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19

NASHVILLE --- The Tennessee Wildlife Resources Agency is offering one-time incentive payments for high value habitat practices in several USDA programs in targeted bobwhite restoration counties in 2012.

Bobwhite quail, along with other wildlife that depend on the same habitats, such as field sparrows, Bachman’s sparrows and cottontail rabbits, have been suffering from long-term population declines.

The TWRA incentives are in addition to the regular cost-share and other payments in the United States Department of Agriculture’s (USDA) Wildlife Habitat Incentives Program, Environmental Quality Incentives Program (EQIP), and Conservation Reserve Program (CRP).

Practices for which TWRA incentive payments will be offered include:
*Conversion of at least 5 acres cropland or grassland to native grassland with native shrub thicket and/or hedgerows
*Establishment of at least 5 acres of pollinator habitat (wildflowers with some native grasses and shrubs) in blocks and/or field buffers
*Performing prescribed burning, strip disking, strip herbicide application, and/or shrubby cover development on at least 5 acres of existing native grasses not currently under an active USDA contract
*Prescribed burning of thinned woodlands
*Development of shrubby cover by thinning the edges of woodlands adjacent to fields and/or renovation of existing hedgerows
*Establishment of wide (over 50 foot average width) native grass buffers in the Conservation Reserve Program

Counties in which the incentives will be offered include:
*West Tennessee – Carroll, Crockett, Dyer, Fayette, Gibson, Hardeman, Haywood, Henry, Lauderdale, Madison, McNairy, Obion, Tipton, Weakley
*Middle Tennessee – Coffee, Franklin, Giles, Lawrence, Lincoln, Maury, Montgomery, Robertson
East Tennessee – McMinn, Meigs, Rhea, Greene, Hancock, Hawkins

In these programs, a TWRA or USDA-Natural Resource Conservation Service (NRCS) biologist will develop a management plan for your property to address the priority wildlife and other resource needs. In the WHIP and EQIP programs, your plans will be scored and ranked against other contracts for acceptance. Offers that include the identified practices are awarded additional ranking points. The CRP practices are available on a noncompetitive continuous signup basis, and will be automatically approved if the land and landowners meet eligibility requirements.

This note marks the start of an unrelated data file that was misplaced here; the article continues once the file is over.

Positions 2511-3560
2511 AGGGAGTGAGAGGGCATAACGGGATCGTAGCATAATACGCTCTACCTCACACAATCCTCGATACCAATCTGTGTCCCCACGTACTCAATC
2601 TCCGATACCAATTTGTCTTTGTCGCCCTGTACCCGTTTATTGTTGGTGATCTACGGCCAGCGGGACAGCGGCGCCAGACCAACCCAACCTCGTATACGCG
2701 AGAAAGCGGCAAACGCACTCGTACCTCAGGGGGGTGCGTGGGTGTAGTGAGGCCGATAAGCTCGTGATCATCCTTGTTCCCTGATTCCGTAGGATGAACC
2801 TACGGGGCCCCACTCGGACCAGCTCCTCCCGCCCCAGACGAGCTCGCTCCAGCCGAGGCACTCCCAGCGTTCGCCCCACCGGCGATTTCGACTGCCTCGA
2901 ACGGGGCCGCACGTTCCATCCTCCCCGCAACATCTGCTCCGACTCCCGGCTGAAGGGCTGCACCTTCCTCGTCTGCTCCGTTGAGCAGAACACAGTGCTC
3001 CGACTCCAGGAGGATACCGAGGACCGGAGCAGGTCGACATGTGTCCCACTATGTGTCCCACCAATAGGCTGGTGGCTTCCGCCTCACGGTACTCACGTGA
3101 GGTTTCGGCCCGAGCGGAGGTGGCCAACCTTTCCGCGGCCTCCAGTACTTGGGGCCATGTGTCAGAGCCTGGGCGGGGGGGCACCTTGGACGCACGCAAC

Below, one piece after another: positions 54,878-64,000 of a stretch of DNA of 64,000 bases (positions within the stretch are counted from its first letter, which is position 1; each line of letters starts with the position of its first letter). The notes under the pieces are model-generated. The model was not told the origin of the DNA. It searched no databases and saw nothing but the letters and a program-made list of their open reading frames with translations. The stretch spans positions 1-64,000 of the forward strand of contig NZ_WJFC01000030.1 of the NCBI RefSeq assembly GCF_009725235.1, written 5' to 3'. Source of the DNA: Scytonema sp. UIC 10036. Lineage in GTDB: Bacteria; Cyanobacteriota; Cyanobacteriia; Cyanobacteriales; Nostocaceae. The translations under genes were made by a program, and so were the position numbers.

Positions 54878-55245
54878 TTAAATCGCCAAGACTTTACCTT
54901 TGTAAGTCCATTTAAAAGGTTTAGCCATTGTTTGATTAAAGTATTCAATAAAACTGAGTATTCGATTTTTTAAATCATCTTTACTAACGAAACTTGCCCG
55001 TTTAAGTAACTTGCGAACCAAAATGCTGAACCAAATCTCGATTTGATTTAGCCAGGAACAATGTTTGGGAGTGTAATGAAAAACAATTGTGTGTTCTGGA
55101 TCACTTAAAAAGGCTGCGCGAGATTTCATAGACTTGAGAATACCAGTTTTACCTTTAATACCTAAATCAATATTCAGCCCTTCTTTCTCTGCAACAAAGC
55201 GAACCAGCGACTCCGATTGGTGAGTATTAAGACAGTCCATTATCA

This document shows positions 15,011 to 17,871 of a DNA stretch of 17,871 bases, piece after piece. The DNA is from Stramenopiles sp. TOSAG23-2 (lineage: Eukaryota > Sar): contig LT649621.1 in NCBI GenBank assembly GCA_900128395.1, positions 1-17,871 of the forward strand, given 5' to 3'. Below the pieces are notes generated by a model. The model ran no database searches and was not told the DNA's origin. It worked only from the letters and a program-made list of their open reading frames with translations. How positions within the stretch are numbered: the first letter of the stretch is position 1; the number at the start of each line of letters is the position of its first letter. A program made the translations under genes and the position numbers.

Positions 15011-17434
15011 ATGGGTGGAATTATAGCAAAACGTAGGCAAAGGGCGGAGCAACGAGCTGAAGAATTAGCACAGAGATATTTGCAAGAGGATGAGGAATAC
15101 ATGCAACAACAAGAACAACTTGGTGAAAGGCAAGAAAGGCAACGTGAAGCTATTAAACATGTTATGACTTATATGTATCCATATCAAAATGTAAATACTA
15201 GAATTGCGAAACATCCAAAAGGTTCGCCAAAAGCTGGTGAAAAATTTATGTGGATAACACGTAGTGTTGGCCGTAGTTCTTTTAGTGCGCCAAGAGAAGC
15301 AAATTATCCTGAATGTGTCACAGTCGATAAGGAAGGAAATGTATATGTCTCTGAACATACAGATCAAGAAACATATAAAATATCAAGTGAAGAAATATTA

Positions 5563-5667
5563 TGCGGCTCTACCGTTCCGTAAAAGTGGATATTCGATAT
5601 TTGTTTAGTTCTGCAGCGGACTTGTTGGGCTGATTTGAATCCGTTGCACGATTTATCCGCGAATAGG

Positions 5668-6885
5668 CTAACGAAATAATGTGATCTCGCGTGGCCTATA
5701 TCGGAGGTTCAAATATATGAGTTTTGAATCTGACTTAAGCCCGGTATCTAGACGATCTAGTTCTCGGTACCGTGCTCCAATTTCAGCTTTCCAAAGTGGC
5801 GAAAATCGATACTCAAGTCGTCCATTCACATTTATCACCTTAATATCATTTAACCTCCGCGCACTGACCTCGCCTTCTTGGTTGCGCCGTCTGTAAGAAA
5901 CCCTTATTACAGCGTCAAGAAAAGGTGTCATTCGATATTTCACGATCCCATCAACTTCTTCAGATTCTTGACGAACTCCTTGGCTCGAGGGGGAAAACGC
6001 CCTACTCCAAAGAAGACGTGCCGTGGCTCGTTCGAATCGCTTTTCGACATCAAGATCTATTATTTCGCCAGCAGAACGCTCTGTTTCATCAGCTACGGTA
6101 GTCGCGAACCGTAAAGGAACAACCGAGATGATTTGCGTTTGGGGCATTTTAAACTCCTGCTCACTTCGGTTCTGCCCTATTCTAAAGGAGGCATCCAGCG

In Tennessee, the CRP now also offers, in addition to the CP33-Habitat Buffers for Upland Birds practice (typically established on crop field edges), the CP29-Marginal Pastureland Wildlife Habitat Buffers and CP30-Marginal Pastureland Wetland Buffers. These can be applied on marginal pasturelands adjacent to sinkholes and degraded stream banks.

The TWRA incentives are paid after the eligible practices are applied to the land. TWRA funds are limited, and will be awarded on a first-come, first-serve basis while funding lasts.
“We are offering the TWRA incentive payment to highlight and increase enrollment in practices that provide the best habitat for bobwhites and associated native grassland wildlife,” said Mark Gudlin, TWRA Private Lands Liaison. “Several of the program opportunities are relatively new, such as the CP29 and CP30 practices and the edge feathering and hedgerow renovation practices in WHIP and EQIP. Furthermore, we are trying to increase participation in counties that have the best chance for bobwhite recovery.”

For more information, contact your local USDA Service Center or your local TWRA or NRCS Wildlife Biologist. Contact information for these offices and biologists, along with information on conservation programs and practices, is available at www.twraprivatelands.org .
 

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